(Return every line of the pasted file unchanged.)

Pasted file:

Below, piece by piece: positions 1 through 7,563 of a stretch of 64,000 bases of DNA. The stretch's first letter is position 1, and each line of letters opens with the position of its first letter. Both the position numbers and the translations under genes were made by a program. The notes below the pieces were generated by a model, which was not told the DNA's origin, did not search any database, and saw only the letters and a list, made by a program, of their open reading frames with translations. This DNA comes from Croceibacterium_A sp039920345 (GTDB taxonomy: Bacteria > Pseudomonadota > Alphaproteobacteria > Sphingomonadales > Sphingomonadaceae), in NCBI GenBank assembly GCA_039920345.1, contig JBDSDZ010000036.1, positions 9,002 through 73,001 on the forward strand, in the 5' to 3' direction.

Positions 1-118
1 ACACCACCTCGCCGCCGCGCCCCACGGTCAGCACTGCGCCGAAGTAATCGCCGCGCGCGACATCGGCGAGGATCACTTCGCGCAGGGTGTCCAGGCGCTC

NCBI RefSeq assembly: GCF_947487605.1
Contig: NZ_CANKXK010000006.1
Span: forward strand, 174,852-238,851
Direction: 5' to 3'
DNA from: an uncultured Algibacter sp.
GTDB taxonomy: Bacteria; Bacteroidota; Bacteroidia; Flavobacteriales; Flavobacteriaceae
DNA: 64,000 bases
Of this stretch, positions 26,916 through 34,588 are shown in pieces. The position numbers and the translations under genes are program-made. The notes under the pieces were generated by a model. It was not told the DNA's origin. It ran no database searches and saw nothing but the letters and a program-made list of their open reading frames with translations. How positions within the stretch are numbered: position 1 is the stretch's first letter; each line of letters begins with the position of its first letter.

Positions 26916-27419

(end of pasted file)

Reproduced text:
Below, piece by piece: positions 1 through 7,563 of a stretch of 64,000 bases of DNA. The stretch's first letter is position 1, and each line of letters opens with the position of its first letter. Both the position numbers and the translations under genes were made by a program. The notes below the pieces were generated by a model, which was not told the DNA's origin, did not search any database, and saw only the letters and a list, made by a program, of their open reading frames with translations. This DNA comes from Croceibacterium_A sp039920345 (GTDB taxonomy: Bacteria > Pseudomonadota > Alphaproteobacteria > Sphingomonadales > Sphingomonadaceae), in NCBI GenBank assembly GCA_039920345.1, contig JBDSDZ010000036.1, positions 9,002 through 73,001 on the forward strand, in the 5' to 3' direction.

Positions 1-118
1 ACACCACCTCGCCGCCGCGCCCCACGGTCAGCACTGCGCCGAAGTAATCGCCGCGCGCGACATCGGCGAGGATCACTTCGCGCAGGGTGTCCAGGCGCTC

NCBI RefSeq assembly: GCF_947487605.1
Contig: NZ_CANKXK010000006.1
Span: forward strand, 174,852-238,851
Direction: 5' to 3'
DNA from: an uncultured Algibacter sp.
GTDB taxonomy: Bacteria; Bacteroidota; Bacteroidia; Flavobacteriales; Flavobacteriaceae
DNA: 64,000 bases
Of this stretch, positions 26,916 through 34,588 are shown in pieces. The position numbers and the translations under genes are program-made. The notes under the pieces were generated by a model. It was not told the DNA's origin. It ran no database searches and saw nothing but the letters and a program-made list of their open reading frames with translations. How positions within the stretch are numbered: position 1 is the stretch's first letter; each line of letters begins with the position of its first letter.

Positions 26916-27419